oldest of the family of which we have any definite knowledge. He lived in Fairfax County, Va. His wife, Sarah Trammel, came west with her
children, making her home with her son John and died in Brown County, Ohio,
about 1828. Their children were: Thos.,
Wm., John, Hugh, George, Robert, Nancy Sally and Libby. Nearly all the children came to the Ohio River about 1800.
Wm. and Hugh settled near the mouth of Cow Creek, W. Va., about 1803-4. Later Wm. Married Susannah Reed in Fairfax County, Va.,
and their children were born there. She
died about 1822-3. He was a cabinet
maker. He was drowned in the Ohio River near the mouth of Bull Creek, W. Va., about 1827.
Their children were: Newman, Wm., Russell and Susan. Newman married Eliza Sharp; Russell, Amanda
Harness; Susan, Tunis Middleswart. Wm. was born in Fairfax County, Va.,
23 Feb. 1796 and
came to Ohio
with his parents early in 1800. He was a
volunteer in the War of 1812 and 1814, and was Colonel of the Wood Co. W. Va., militia in the twenties. He married Elizabeth Compton, 16 May 1819, moved to
Washington Co., Ohio,
to the farm now owned by their son, Wm. West in 1827. He died in May 1866, his wife died 9 Jan. 1867. Their children are: John A., James C., George
W., Henry C., Wm. W. and Thos. J. John, James and Wm. settled on farms in the
Harness and family moved from Morefield,
Va., to Wood Co., W. Va. [all references to W. Va. Should be Va.] about 1815 and settled on what is now known
as Ness Farm above Waverly, W. Va. Granville Harness, the son of Solomon was
born at Morefield, Va., 5 August 1798 and moved with his parents to Wood County,
He was married to Jane Compton in 1826.
She was born in Winchester,
Va., 19 May 1797. They lived at Calf Creek on his father’s farm
until 1831 when they moved to Washington Co., Ohio on the farm above the mouth of the
Little Muskingum, where they lived the rest of their lives. The farm is now owned by Mr. and Mrs.
Kraft. Granville Harness died 2 June 1870, and Jane
Compton Harness died 9 Nov.
1874. There was born to them
five children, as follows: Virginia C., John L., George W., Solomon and
Kathrine W. None are now living but
Kathrine. John L Harness married August
Thorniley in 1853. Kathrine A. Harness
married Theodore Kraft in 1866. Virginia
C. Harness married Capt. Hunter in 1889.
Bain Posey were the original Posey settlers of the Valley, coming from William
County, Va., in 1813. Thos. Posey was
married to Amy Petty and to them were born seven children: Anney [?] married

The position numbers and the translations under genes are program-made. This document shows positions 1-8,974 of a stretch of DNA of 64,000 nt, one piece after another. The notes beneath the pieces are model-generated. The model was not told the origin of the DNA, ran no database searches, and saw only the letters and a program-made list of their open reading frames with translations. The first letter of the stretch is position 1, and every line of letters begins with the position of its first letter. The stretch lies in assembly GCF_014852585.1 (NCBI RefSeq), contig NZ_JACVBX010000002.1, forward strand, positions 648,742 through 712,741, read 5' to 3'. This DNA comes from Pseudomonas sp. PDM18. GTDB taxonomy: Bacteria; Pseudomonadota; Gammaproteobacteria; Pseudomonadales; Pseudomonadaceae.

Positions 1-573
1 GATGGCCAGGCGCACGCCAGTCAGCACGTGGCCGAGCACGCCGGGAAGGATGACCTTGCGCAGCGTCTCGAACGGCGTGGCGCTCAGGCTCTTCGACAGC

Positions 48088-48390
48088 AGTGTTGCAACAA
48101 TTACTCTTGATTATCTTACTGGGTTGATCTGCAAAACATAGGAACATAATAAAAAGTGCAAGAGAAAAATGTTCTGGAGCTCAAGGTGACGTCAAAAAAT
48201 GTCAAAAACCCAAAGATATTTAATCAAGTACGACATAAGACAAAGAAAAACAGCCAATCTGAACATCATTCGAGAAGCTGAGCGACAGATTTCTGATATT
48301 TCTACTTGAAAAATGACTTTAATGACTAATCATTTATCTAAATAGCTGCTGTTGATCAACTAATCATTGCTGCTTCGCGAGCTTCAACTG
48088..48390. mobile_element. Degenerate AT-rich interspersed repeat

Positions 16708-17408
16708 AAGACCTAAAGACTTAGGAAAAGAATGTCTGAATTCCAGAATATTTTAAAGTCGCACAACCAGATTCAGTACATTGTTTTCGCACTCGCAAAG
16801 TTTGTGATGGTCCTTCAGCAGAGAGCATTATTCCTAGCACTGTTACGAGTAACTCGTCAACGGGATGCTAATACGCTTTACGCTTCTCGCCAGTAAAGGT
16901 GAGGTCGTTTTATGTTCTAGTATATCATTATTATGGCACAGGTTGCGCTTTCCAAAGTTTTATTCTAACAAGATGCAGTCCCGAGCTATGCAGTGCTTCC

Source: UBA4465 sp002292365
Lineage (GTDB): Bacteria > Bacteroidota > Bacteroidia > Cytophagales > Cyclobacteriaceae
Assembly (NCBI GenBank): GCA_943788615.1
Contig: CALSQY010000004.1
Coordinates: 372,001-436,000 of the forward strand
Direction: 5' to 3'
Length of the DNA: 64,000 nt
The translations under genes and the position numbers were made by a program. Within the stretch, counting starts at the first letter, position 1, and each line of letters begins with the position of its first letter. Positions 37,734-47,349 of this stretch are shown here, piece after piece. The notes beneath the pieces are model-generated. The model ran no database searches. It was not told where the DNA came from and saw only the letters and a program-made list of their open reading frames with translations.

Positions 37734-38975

Jane McKibben in 1822. One daughter was
born to them and two years later she died.
Henry married Susan McKibben, eight children were born to them. Three are living, Henry died in 1880. Alexander married Mahalla Morrison. Nine children blessed this union. After her death he married Mrs. Ellen
Northrup. Later he married Miss Kalkins.
He died in 1882. George married Mary
Riley in 1838. Ten children blessed this
union, one only living. George Posey
died 31 July [cannot read the date] at the age of ninety-three years, four
months, having attained the greatest age of any of the family. Thos. died in 1854, aged twenty-one
years. Dudley Posey married Rachel Racer
for his first wife and Susan Philips for his second wife. He died in 1899. Wm. Mar. Elizabeth Williams. Sidney married Benj. Racer. Alfred and Jessie left here years ago. Eliza married Wm. McKibben. Bain died in 1860, his wife years before.
married Wm. Alcock who owned a cheese farm in Cheshire, England,
where they lived until 1797, when they sailed for America, arriving at Marietta in Nov.
1797. They bought a farm four miles
above Marietta. They brought with them large quantities of
fine cloth, velvets, etc., which together with money was entrusted to a
relative and lost, this left them in the wilderness without money or
friends. Wm. Alcock died in 1799 leaving
a widow and seven children. Thos. the
eldest was sixteen years of age. In 1813
he married Sally Holliday Wells of Winchester,
Va. He loaded boats with produce and took them to
New Orleans. The return trips were generally by vessel
from New Orleans
to Baltimore, Md., and from that city he walked across the
country to Pittsburgh,
and from there home in a canoe. Twice he
walked home from New Orleans carrying his gold in a leather girdle around his
waist having also his gun, blanket, skillet and killing what he needed, often
sleeping with the Red Man for whom he had never had any but kind words. He kept the first and only ferry across the
Little Muskingum, running until the Marietta
pike was built in 1839. He died March
1860. His wife died in July 1874. Thos. Alcock, Jr., lived and died in the same
home in 1878. His widow and son George
live on a part of the same farm. There
were ten children born to Thos. and Sally Alcock: Margaret, Wm., Sarah, Thos.,
Robert, Mary Ann, Martha, Sally, Richard and Nannie. Three died in infancy, Martha died at the age
of thirteen. Thos. married Ann
Racer. Robert never married. Mary Ann married Dudley Racer. Sally married Dr. B. F. Hart. Richard married Cynthia Middleswart. Nannie married Dwight Hollister and resided